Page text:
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Exploring the Relationship between Empathy and Innovation among Engineering Students

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Conference

2015 ASEE Annual Conference & Exposition

Location

Seattle, Washington

Publication Date

June 14, 2015

Start Date

June 14, 2015

End Date

June 17, 2015

ISBN

978-0-692-50180-1

ISSN

2153-5965

Conference Session

Studying Engineering Education Research & Institutions

Tagged Divisions

Liberal Education/Engineering & Society and Educational Research and Methods

Page Count

12

Page Numbers

26.740.1 - 26.740.12

DOI

10.18260/p.24077

Permanent URL

https://peer.asee.org/24077

Download Count

124

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Paper Authors

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Justin L Hess Purdue University, West Lafayette

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Justin Hess is a Ph.D. candidate at Purdue University's School of Engineering Education, Master's student in the School of Civil Engineering and a National Science Foundation Graduate Research Fellow. He received his Bachelor's of Science in Civil Engineering in 2011 with a minor in philosophy and anticipates receiving his MSCE in 2015, both from Purdue University. His research focuses on understanding engineers' core values, dispositions, and worldviews. His dissertation focuses on conceptualizations, the importance of, and methods to teach empathy to engineering students. He is currently the Education Director for Engineers for a Sustainable World and an assistant editor of Engineering Studies.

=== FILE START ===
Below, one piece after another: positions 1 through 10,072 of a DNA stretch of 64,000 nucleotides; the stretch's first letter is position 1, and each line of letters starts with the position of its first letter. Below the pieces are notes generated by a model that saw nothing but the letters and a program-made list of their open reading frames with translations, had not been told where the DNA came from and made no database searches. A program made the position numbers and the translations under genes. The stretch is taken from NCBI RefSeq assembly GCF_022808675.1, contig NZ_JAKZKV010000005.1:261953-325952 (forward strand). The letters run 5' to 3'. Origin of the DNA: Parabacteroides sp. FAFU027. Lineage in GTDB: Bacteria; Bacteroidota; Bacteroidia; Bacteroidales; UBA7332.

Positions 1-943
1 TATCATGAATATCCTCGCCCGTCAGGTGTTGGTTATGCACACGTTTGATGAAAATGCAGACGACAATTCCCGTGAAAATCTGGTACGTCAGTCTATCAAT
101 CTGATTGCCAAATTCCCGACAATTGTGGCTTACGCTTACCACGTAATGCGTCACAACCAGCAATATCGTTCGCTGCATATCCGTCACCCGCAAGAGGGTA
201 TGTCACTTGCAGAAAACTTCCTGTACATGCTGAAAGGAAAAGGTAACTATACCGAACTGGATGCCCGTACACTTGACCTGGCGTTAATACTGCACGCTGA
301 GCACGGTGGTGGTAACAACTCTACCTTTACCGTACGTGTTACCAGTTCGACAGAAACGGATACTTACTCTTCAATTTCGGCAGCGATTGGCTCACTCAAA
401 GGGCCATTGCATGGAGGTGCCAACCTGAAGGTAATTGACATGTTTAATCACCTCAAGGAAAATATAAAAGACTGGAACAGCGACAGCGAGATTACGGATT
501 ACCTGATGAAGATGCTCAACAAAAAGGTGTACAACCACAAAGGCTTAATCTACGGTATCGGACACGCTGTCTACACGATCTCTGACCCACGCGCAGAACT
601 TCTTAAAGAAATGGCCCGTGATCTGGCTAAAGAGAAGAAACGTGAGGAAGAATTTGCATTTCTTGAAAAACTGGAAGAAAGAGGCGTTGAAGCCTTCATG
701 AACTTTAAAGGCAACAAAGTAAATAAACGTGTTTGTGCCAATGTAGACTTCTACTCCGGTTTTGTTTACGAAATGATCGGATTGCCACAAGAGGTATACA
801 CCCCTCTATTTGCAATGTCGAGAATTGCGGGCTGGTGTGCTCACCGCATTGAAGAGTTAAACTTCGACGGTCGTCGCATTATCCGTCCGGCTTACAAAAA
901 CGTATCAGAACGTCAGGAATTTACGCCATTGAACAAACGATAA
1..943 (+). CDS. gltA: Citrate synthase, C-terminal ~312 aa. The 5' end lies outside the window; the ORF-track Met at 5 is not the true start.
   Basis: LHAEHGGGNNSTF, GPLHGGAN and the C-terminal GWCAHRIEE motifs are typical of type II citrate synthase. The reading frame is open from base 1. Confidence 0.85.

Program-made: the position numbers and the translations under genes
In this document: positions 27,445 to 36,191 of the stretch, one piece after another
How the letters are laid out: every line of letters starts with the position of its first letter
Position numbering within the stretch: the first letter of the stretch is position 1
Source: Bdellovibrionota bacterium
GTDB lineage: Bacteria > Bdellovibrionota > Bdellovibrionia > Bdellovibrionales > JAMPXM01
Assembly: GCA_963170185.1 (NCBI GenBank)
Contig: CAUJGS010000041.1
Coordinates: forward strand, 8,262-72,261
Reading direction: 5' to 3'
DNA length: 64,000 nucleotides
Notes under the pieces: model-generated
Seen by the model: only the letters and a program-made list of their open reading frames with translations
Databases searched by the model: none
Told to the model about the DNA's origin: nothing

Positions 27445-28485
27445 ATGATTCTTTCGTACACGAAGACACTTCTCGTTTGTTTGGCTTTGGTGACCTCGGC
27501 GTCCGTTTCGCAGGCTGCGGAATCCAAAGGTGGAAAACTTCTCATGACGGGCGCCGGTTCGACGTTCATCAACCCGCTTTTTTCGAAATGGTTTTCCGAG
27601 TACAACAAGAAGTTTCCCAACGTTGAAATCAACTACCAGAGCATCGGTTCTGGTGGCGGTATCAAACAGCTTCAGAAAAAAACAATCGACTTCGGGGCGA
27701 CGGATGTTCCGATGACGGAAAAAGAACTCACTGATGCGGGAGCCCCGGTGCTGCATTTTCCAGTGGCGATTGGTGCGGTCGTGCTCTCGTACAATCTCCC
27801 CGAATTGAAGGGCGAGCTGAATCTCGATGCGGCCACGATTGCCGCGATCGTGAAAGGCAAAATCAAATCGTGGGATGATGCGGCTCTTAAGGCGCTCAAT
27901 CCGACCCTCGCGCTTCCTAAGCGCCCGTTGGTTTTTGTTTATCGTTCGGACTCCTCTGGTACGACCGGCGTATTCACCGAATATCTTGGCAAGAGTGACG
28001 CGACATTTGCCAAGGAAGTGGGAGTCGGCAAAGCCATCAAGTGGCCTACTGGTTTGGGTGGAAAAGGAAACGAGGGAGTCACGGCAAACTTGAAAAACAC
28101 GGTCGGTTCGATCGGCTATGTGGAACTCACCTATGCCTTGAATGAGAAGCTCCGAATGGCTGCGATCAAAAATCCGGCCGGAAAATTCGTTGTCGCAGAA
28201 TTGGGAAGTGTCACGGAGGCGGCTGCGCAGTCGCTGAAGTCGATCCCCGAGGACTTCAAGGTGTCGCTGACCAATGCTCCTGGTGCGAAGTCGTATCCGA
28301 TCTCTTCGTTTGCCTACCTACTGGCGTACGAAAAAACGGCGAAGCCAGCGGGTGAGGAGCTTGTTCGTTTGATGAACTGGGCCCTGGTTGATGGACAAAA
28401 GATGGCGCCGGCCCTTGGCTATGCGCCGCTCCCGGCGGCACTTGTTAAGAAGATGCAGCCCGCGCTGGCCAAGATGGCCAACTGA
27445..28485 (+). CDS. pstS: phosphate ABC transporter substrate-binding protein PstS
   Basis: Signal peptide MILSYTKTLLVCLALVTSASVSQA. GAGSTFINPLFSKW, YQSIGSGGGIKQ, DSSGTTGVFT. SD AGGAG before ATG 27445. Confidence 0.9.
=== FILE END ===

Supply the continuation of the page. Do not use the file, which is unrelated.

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Nicholas D. Fila Purdue University

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Nicholas D. Fila is a Ph.D. student in the School of Engineering Education at Purdue University. He earned a B.S. in Electrical Engineering and a M.S. in Electrical and Computer Engineering from the University of Illinois at Urbana-Champaign. His current research interests include innovation, empathy, and engineering design.

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Senay Purzer Purdue University, West Lafayette Orcid 16x16 orcid.org/0000-0003-0784-6079

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Ṣenay Purzer is an Assistant Professor in the School of Engineering Education. She is the recipient of a 2012 NSF CAREER award, which examines how engineering students approach innovation. She serves on the editorial boards of Science Education and the Journal of Pre-College Engineering Education (JPEER). She received a B.S.E with distinction in Engineering in 2009 and a B.S. degree in Physics Education in 1999. Her M.A. and Ph.D. degrees are in Science Education from Arizona State University earned in 2002 and 2008, respectively.

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Johannes Strobel Texas A&M University